Not only were a tent and grill set up, but alumni coaches and athletic directors were recognized out on the field, along with previous principals.

“We had the eight original coaches, and our tent was sponsored. That was pretty awesome, we’re thankful for that. It’s a very successful night,” said Schmidt.

Some alumni expressed their favorite part of the night at the football game.

“Seeing everyone again,” said alumnus Delbert Hillegas. “Having some old students out there, I enjoy seeing them. Even though I am retired, I still missed that.”

This event is one of many throughout the year. One major event is the Alumni Hall of Fame Banquet, scheduled for April 28. The association, founded in 2009, sought to reach out to past Highlanders and get current ones more involved. They hoped to start an organization of some sort while they still had alumni from the original 1967 class still willing to participate.

“We wanted to get this thing rolling before some alumni reached 70,” said Bickers.

The members of the alumni association also wanted to make sure that stories from 50 years ago were not lost and forgotten, including memories about when FC opened its doors on the first day of school 50 years ago.

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Head coach Brian Glesing shouts encouraging words to his team after a successful win against Seymour. He always does a great job at keeping the team’s spirits high. Photo by Tori Roberts.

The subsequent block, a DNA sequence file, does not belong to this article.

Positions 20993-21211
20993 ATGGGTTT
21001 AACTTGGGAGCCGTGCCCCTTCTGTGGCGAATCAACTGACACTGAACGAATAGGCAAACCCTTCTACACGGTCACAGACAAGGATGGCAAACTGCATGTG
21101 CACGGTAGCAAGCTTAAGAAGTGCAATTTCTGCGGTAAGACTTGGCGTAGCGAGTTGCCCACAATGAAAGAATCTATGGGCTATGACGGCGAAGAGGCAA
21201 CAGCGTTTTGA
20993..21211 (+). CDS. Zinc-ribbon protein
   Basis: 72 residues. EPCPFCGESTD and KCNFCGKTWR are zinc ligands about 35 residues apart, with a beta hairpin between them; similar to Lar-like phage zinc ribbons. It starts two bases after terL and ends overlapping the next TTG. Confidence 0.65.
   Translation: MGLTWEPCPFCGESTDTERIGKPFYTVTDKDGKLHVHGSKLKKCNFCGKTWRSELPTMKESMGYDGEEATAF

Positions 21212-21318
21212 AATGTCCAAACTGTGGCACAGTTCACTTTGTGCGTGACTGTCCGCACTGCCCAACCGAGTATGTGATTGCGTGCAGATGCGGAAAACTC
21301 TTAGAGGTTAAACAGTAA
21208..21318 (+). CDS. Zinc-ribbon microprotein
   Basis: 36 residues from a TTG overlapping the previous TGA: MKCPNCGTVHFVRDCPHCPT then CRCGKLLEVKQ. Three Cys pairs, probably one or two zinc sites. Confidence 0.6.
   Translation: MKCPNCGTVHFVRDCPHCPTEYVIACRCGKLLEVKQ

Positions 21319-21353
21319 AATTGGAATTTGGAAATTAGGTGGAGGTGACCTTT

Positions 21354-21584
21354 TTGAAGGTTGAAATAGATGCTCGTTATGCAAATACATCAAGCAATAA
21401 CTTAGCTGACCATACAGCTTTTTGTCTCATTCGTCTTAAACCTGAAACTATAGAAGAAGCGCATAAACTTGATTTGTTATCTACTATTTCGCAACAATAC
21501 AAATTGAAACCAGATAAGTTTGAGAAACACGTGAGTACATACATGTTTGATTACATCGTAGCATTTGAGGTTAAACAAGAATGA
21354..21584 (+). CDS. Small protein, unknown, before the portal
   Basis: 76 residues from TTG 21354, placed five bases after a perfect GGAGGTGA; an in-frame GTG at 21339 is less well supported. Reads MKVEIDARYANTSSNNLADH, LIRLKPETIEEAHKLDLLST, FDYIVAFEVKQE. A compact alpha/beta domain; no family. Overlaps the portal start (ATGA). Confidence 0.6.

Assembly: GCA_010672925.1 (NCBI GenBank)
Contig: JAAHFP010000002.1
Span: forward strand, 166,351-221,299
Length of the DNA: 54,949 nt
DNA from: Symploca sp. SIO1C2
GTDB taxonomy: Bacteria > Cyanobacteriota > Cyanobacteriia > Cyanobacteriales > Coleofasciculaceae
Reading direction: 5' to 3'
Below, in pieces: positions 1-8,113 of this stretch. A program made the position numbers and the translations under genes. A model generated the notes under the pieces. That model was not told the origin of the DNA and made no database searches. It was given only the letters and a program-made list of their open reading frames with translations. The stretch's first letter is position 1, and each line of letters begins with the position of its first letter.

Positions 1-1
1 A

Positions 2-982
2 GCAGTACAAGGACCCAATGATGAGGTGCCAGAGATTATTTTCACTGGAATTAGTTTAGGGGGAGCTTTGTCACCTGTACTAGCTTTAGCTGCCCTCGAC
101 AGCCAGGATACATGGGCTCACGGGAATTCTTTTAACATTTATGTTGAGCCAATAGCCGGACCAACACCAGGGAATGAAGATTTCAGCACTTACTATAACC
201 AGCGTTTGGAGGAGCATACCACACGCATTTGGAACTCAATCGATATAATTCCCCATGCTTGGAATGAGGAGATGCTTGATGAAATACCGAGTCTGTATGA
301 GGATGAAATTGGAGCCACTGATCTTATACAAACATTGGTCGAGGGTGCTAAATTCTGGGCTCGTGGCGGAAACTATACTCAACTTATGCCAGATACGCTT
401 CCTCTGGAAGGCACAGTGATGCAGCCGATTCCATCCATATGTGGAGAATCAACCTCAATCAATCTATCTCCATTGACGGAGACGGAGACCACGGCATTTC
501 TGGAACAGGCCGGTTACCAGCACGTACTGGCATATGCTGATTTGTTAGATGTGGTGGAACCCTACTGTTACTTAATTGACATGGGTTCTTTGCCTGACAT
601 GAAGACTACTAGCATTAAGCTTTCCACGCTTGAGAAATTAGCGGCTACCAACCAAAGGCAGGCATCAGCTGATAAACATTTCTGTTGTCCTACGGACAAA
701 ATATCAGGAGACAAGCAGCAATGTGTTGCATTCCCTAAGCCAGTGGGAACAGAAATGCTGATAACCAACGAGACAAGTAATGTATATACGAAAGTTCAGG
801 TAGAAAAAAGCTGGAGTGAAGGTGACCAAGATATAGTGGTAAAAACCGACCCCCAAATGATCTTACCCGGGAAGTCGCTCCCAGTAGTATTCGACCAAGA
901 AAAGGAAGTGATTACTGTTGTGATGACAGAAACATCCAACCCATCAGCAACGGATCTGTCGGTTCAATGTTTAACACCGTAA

University of Louisville Associate Director for Financial Aid gives advice on college funds

By Hannah Clere

Editor’s Note: These tips go along with a story about how to avoid college debt on Page 3 of the print edition of The Bagpiper on May 19. 

Below are tips from University of Louisville Associate Director for Financial Aid Michael Abboud on how to avoid debt in college.

  • Apply for scholarships early (even junior year)
  • Use your school’s resources
  • Talk to your academic advisor
  • Get tutoring if you need to get grades up for applications
  • Make sure you only take out loans of a reasonable amount
  • Make sure the amount you borrow is in line with your career goals
  • File your FAFSA early (October)